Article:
Theatrical Review: Amy Sedaris
’ Comedy Central series Strangers with Candy was an absurdist deconstruction of after school special conventions, following the wacky travails of 46-year-old ex-junkie, ex-con, ex-prostitute Jerri Blank (Sedaris) as she reentered high school as a freshman student. A potent cocktail of vulgarity, farcicality, and switchblade-sharp wordplay, the show was a mild cult hit for the then-fledging cable channel (as well as its first original live-action program), running for three brief seasons and eventually launching the career of Stephen Colbert
(The Colbert Report). Unceremoniously cancelled in 2000 just as it was hitting its ludicrous stride, Strangers with Candy seemed destined to become another footnote in television history, consigned to the same overlooked fate as Chris Elliot’s Get a Life and Fox’s recently canned Arrested Development. Until, that is, Sedaris and co-creators Colbert and Paul Dinello
somehow convinced David Letterman’s Worldwide Pants Inc. to produce a feature-length version of the disregarded pseudo-sitcom, which now arrives in theaters like a giant middle finger to every inspirational Hollywood melodrama that tries to argue that people can transform themselves for the better, hard work is rewarded, and heroin is bad.
Unfortunately, however, the cinematic Strangers with Candy – directed by Dinello, who also reprises his role as idiotic, effeminate art teacher Geoffrey Jellineck – only maintains its antagonistic inappropriateness long enough to fill out its first 45 minutes; after that, the tank runs pretty dry and the proceedings become akin to a mediocre TV episode in which plot, rather than scatological silliness, is the main focus. Its story is a prequel of sorts to the Comedy Central series. The film kicks off with a credit montage of Jerri’s hilarious exploits in prison (murdering a fellow inmate, enjoying a shower with a naked female) before following her home, where she discovers her dad (Dan Hedaya
) is in a coma, mom is dead and replaced by hateful stepmonster Sara (Deborah Rush
), and she now has a loathsome jock half-brother named Derrick (Joseph Cross
). When the family physician (played by Ian Holm
!) suggests that Jerri might cure her father by trying to undo the past thirty-two years-worth of depraved behavior, she decides to enroll at Flatpoint High, where she finds herself both tussling with barely-in-the-closet science teacher Chuck Noblet (Colbert) and blissfully moronic principal Blackman (Gregory Holliman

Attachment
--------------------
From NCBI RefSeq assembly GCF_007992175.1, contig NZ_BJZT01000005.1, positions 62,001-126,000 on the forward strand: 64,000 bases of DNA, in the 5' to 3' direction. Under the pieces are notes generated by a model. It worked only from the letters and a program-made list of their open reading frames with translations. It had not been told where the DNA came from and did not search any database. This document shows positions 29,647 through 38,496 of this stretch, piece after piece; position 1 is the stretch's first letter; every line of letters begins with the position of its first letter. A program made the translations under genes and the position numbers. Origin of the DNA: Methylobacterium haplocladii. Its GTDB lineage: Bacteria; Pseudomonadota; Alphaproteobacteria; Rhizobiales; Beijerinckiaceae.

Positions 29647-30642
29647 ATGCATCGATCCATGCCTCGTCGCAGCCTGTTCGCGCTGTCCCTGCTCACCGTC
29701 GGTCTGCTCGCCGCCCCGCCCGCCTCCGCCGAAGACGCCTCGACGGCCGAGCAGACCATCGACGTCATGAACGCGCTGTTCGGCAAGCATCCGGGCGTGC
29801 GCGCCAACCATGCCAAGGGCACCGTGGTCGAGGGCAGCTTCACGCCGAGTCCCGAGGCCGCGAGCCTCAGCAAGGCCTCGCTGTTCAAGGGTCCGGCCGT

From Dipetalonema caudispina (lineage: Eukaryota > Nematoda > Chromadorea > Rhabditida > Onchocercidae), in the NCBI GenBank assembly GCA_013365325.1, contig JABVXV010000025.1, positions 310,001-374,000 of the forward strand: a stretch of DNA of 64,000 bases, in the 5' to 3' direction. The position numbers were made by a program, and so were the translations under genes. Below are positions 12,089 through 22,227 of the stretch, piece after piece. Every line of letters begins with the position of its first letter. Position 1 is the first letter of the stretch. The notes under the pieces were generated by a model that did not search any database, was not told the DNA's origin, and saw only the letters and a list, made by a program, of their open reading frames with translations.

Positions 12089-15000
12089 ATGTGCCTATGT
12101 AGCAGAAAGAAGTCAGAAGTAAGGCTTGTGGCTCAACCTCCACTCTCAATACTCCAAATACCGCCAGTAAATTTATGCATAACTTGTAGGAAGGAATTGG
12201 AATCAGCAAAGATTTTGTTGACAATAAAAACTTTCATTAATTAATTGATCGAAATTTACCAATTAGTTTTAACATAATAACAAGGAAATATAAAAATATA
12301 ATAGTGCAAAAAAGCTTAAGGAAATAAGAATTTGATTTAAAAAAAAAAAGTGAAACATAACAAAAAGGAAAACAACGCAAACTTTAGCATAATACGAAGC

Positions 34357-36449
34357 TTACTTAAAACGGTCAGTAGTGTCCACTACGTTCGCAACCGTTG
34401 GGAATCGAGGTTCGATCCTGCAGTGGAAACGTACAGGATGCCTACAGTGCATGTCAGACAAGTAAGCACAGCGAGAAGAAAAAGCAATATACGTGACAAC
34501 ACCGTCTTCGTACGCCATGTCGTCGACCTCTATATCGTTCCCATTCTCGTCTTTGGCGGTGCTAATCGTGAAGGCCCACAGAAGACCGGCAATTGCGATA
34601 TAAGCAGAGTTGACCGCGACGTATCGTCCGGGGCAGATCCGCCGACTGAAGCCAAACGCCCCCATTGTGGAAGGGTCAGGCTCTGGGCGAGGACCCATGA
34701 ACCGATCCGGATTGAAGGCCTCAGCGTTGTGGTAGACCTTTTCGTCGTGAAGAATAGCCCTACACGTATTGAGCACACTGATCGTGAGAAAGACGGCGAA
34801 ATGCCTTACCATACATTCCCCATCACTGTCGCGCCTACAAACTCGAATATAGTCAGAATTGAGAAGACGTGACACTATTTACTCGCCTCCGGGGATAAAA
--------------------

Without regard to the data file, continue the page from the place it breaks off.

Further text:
), and hanging out with friends Megawatti Sukharnabhoutri (Carlo Alban
) and Iris Puffybush (Dolores Duffy
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Such insanely inane character names are a good indicator of SWC’s humor, which revels in ridiculousness and abounds with riotous non-sequiturs during its superb opening half. From Jerri claiming that her IQ is “Pisces,” to Noblett stating, during the creation of a science fair team, that “Koreans and Jews will make up the core of the think tank,” the film kicks off with unbridled outrageousness. Upending stereotypes and genre tropes with pedal-to-the-metal lunacy, Sedaris, Colbert and Dinello’s script deftly indulges in celebrity cameos (including Philip Seymour Hoffman
, Sarah Jessica Parker
, and Matthew Broderick
) while introducing new and familiar faces. Holliman and Colbert, in particular, exhibit the same sublimely amusing weirdness as they did on the show, while others – such as Jerri’s father, now depicted as a sleeping stiff rather than a bizarrely posed human mannequin – turn out to have been reimagined for the worse. Fortunately, though, such character-reconfigurations aren’t enough to steal the spotlight from Sedaris, whose lumpy, buck-toothed, sexually voracious Jerri remains a brilliantly inspired creation of ignorance and impropriety, her capricious desires to improve herself and her fellow classmates habitually undone by her arrogance, intolerance, and selfishness.
Still, Sedaris’ Jerri can’t fully compensate for the filmmakers’ decision to largely abandon humorously arbitrary flights of fancy in order to concentrate on an uninspired narrative about a science competition pitting Noblet’s dysfunctional, Jerri-headlined squad against that of renowned state champion Roger Beekman (Broderick). Grinding to a halt as it plods toward a rather limp finale involving a superconductor-themed song-and-dance number and a competing Bollywood-style extravaganza, Strangers with Candy seems uninterested in taking advantage of its cinematic canvas to expand upon the original show’s scope and ambition. Given that the film’s answer to Jerri’s opening question “Can we change?” is a resounding “no,” it’s probably fitting that director Dinello – employing some charmingly chintzy production values and an assortment of overly dramatic zooms and pans – doesn’t attempt to alter his material’s limited boob toob scale and aesthetic. But despite its faithfulness and frequent funniness, Jerri’s big-screen (mis)adventure ultimately, and more than a tad disappointingly, never provides more laughs than one is apt to get from watching a random selection of episodes on one of Comedy Central’s TV-on-DVD compilations.